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Study Confirms that Adaptive Forest Management Does Not Affect Soil Properties

Adaptive forest management does not adversely affect soil properties. It is necessary to articulate forest ecohydrological-based measures that help mitigate the impact of climate change on Mediterranean forests.

These are the main findings of the study carried out by the researchers from the Universitat Politècnica de València, Cristina Lull (Campus Gandia), Inmaculada Bautista, Antonio Lidón, Antonio del Campo, María González and Alberto García Prats, all members of Forestry Science and Technology (Re-ForeST) group of the IIAMA-UPV. Their work has been published in the scientific journal “Forest Ecology and Management“.

The study is based on the premise that organic carbon reserves in the soil have an important role in the maintenance of ecosystems as a source of nutrients and energy for soil microorganisms, which have an essential role in the nutrient cycle.

“The biological and biochemical properties of soil are essential for the decomposition of organic matter. However, these properties can be affected by forest treatments that are considered ‘sustainable’ when the soil properties are maintained or improved,” explains the co-author of the study, Cristina Lull from Campus Gandia.

For this reason, the study assessed the effects of adaptive forest management on different soil properties.


The study was carried out in a marginal semi-arid forest located in the “La Hunde” public forest, classified as “one of the few well-preserved oak forests in the Valencian Community and the largest in the province of Valencia,” says the professor.

The research consisted of analyzing the effect of a silvicultural treatment on the properties of the mineral soil and the mulch in relation to the carbon cycle and on the enzymatic activity of the soil.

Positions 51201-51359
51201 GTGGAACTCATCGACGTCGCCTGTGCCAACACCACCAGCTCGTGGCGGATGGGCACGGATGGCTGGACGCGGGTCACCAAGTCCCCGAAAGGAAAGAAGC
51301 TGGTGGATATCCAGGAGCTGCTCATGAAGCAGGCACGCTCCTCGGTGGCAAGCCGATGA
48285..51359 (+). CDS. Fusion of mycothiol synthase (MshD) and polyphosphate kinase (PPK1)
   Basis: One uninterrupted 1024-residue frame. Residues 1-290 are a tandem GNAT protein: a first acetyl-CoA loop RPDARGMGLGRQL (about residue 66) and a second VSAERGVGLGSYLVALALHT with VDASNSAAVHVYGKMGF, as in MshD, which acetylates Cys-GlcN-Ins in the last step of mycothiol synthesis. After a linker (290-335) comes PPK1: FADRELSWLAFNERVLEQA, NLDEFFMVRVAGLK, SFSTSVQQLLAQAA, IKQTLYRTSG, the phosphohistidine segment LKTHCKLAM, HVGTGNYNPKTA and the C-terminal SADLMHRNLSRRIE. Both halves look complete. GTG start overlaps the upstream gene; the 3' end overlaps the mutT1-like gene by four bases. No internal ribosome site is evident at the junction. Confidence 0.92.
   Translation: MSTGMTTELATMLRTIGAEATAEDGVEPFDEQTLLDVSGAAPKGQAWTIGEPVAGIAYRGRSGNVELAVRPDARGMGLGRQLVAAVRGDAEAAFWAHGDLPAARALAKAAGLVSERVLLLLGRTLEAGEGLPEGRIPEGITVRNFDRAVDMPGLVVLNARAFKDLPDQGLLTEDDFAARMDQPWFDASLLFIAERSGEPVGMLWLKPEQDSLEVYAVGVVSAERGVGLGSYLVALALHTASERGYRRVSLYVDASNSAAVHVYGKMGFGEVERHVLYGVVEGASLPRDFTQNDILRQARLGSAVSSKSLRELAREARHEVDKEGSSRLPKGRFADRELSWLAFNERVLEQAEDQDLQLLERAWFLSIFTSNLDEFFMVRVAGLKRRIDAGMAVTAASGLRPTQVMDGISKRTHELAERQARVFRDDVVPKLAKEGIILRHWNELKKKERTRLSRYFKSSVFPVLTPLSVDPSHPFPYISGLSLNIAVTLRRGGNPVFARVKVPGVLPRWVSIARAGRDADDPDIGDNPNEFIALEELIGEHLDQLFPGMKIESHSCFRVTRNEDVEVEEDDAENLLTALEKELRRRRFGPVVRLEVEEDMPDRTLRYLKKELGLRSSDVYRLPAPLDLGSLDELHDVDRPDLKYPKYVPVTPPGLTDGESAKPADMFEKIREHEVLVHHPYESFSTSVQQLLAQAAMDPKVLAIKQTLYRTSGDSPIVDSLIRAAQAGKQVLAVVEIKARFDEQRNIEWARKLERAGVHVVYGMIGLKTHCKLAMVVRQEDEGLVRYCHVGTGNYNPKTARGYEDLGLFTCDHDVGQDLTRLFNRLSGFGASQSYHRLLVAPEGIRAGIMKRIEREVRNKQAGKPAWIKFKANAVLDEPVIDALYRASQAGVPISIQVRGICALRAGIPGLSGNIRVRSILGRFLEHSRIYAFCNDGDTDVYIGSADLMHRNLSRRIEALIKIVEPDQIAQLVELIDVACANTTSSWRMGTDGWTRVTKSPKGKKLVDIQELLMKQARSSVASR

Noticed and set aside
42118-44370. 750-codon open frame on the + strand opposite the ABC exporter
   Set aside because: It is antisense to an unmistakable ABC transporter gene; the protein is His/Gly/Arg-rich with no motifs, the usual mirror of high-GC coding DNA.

Thus, the data obtained was compared to an area that was unmanaged over a period that varied from five months to seven years after silvicultural treatment. Specifically, the untreated area has a high density of holm oaks (1059 ft/ ha) and in the treated area it was reduced to 289 ft/ha, in addition to eliminating the bush mass.

“In the early stages, in the treated plot we detected a slightly higher content of sequestered organic carbon in the soil and soluble organic carbon in water in the mineral soil, probably due to the remains of the smaller cuttings that were left behind in the treated plot during the silvicultural treatment. However, seven years after the treatment, we observed that it did not affect the carbon of the soil, nor the respiration of the soil measured by laboratory incubations, nor the enzymatic activities, specifically neither the phosphatase activity of the phosphorus cycle nor the urease of the nitrogen cycle, supporting the sustainability of this type of forest management,” points out the researcher.

All of this highlights the important work that has been carried out by the Forestry Science and Technology (Re-ForeST) group over the last decade, with different studies and research projects that seek to improve the resilience of semi-arid forests against climate change.

“This study is complemented by others carried out in the same area by the Re-foreST group concerning the hydrological characterization of the forest structure for the implementation of adaptive forestry, as well as the study of forest measures based on ecohydrology for adaptation to climate change. All of this with a sole purpose: to promote practices that improve the adaptation and conservation of our forests,” concludes Cristina Lull.

More information:

Cristina Lull, Inmaculada Bautista, Antonio Lidón, Antonio D. del Campo, María González-Sanchis, Alberto García-Prats, Temporal effects of thinning on soil organic carbon pools, basal respiration and enzyme activities in a Mediterranean Holm oak forest, Forest Ecology and Management, Volume 464, 2020, 118088, ISSN 0378-1127.

 Source: Luis Zurano, Scientific Communication Unit

of the Universitat Politècnica de València

You can follow him on Twitter @luiszurano

UPV Scientific Communication Blog

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